See the full statement from the Guyana Prison Service below:
Minister of Home Affairs Robeson Benn on Monday reminded Prison Officers stationed at the Prison Headquarters of the important role they play in maintaining law and order.
In delivering the charge to the officers at the Director of Prisons’ quarterly muster and general inspection of officers, Minister Benn called on them to balance security and control with humanity and justice in the execution of their duties.
“We must remind ourselves of the mission of the Guyana Prison Service which is to ensure that the prisoners you keep remain in custody and that there are no break outs and things of that nature, maintaining order, control, discipline and a safe environment for yourself and prisoners is important because when you do that, you are maintaining a safer environment for the entire country, and when you do that, there are benefits … it has very far reaching effects,” the Minister said.
Acknowledging the number of resources available, the Minister encouraged the Prison Officers to play a meaningful role in helping to reform prisoners and preparing them for return to their communities as positive contributors to the development of society.
Meanwhile, Director of Prisons, Nicklon Elliot urged the officers to adopt methods to execute their duties with more expertise, accountability, and change.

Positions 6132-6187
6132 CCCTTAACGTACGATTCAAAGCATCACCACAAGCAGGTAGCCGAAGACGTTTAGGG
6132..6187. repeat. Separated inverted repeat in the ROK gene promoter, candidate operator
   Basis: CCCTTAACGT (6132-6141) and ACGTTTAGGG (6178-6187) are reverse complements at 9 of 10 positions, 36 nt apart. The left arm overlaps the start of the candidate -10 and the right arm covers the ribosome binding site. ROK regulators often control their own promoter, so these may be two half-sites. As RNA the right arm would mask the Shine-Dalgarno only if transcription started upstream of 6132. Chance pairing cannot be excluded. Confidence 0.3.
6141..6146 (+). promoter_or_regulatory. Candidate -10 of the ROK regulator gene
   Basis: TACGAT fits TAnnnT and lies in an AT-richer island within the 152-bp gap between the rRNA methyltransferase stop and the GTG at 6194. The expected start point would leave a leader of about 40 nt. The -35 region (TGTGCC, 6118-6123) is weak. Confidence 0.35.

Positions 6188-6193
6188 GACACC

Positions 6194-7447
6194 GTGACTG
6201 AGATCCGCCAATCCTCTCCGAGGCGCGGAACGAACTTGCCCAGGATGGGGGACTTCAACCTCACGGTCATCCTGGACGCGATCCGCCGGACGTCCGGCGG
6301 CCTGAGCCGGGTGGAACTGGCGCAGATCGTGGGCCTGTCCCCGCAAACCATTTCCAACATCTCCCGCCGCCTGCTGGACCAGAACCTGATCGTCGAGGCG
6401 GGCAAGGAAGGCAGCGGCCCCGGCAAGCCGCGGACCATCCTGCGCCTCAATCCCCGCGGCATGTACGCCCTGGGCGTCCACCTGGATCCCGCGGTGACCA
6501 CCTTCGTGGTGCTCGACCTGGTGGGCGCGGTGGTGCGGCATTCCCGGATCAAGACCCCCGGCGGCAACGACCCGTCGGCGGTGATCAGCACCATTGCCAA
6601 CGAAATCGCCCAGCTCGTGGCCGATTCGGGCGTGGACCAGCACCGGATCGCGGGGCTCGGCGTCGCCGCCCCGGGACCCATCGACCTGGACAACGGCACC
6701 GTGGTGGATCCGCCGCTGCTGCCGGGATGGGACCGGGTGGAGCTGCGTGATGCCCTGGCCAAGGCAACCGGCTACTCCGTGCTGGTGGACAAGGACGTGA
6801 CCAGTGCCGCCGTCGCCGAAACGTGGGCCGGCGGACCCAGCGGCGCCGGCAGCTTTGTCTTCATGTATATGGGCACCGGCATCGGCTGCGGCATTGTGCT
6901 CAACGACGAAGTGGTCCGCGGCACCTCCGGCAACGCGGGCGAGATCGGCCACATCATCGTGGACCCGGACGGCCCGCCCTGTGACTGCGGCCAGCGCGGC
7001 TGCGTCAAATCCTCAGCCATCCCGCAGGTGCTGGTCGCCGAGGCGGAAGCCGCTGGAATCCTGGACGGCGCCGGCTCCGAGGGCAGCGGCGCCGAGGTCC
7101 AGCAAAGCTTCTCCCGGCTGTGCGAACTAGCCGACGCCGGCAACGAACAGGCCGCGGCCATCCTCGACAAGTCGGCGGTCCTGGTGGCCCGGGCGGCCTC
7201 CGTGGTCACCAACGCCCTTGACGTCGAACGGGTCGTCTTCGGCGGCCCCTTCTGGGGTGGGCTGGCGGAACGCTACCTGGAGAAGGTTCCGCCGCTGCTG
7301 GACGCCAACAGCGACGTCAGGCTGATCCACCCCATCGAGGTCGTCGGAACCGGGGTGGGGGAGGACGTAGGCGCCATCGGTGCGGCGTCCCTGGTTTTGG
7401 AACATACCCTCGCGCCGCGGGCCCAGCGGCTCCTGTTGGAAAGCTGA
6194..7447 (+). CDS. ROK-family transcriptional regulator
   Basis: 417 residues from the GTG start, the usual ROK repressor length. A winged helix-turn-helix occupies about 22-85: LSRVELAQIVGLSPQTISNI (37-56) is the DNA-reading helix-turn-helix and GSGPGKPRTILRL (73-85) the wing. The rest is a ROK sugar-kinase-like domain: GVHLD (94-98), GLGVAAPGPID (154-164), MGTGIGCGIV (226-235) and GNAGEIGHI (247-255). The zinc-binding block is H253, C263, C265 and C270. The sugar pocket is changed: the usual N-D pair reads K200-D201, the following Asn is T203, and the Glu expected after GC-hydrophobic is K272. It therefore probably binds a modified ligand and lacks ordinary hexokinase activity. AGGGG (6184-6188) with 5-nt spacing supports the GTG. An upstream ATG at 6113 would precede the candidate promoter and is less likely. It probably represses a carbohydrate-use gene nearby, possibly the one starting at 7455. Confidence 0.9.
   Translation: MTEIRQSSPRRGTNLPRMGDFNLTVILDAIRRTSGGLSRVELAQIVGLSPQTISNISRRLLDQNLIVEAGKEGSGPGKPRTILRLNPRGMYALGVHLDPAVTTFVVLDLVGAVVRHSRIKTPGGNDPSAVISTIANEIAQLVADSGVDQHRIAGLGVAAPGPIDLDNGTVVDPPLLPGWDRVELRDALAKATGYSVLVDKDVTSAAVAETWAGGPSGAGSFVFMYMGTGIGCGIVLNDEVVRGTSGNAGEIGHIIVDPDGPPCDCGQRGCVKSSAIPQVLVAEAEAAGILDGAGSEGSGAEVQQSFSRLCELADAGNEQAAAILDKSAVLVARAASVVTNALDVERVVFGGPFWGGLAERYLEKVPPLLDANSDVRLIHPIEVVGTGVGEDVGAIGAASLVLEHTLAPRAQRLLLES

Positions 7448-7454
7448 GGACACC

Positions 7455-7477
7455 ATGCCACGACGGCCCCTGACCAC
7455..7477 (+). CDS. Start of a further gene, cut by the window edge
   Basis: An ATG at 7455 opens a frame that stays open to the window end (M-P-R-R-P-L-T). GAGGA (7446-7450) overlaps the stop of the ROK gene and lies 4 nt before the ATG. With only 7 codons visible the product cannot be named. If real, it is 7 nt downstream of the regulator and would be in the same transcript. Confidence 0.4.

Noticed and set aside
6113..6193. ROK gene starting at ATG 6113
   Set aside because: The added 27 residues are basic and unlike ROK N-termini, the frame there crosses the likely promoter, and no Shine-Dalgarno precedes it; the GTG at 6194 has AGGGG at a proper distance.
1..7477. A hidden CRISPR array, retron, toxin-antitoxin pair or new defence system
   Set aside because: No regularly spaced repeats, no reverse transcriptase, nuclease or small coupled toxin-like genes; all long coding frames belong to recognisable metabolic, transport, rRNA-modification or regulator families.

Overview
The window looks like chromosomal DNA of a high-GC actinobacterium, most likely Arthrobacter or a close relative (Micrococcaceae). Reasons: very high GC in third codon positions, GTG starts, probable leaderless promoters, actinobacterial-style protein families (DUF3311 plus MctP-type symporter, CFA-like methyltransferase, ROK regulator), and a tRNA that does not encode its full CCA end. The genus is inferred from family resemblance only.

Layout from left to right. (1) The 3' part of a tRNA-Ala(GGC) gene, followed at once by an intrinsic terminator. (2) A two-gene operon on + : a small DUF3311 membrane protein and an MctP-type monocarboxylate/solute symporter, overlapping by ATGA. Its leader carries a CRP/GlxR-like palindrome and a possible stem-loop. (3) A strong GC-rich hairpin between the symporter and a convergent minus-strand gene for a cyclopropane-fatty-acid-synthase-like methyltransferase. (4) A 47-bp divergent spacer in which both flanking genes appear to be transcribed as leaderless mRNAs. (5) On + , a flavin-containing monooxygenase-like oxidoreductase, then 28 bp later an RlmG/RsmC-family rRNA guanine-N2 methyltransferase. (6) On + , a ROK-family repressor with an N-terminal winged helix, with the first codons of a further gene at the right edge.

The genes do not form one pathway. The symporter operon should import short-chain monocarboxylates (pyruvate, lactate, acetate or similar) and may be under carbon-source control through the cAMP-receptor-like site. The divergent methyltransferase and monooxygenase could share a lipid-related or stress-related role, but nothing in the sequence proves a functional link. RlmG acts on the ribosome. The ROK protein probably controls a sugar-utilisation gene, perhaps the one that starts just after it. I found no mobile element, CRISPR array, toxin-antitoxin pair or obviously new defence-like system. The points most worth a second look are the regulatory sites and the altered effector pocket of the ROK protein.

Mr. Elliot stressed that there is a need to review the current Standard Operating Procedures (SOPs) practised in prisons, which contributed towards some failures of recent.
Under the theme, ‘Promoting Rehabilitation and Reintegration of Prisoners’, Elliot stated that the Prison Service has a duty to give inmates the skills necessary to make it easier for them to reintegrate into society.
He further explained that an aim of the prison is to assist the inmates in realizing their errors and improving themselves as people.
Acting Deputy Director of Prisons and Head of the Staff Training Department, Kevin Pilgrim, emphasised the necessity for careful selection and thorough training, which are key for the crucial public service as prison staff.
To date some 309 Prison Officers completed 65 courses during the first half of 2023.
The ranks were trained by internal and external facilitators, and among the completed courses were: Prison Management, Human Rights and Supervisory Management.
Mr. Pilgrim said “Based on the current budgetary allocations for training, same has been utilised to ensure that staff are exposed to not only institutional training but at the technical level so that they can offer more support and guidance to prisoners.”
Additionally, 250 ranks have been identified for further training for the second half of the year.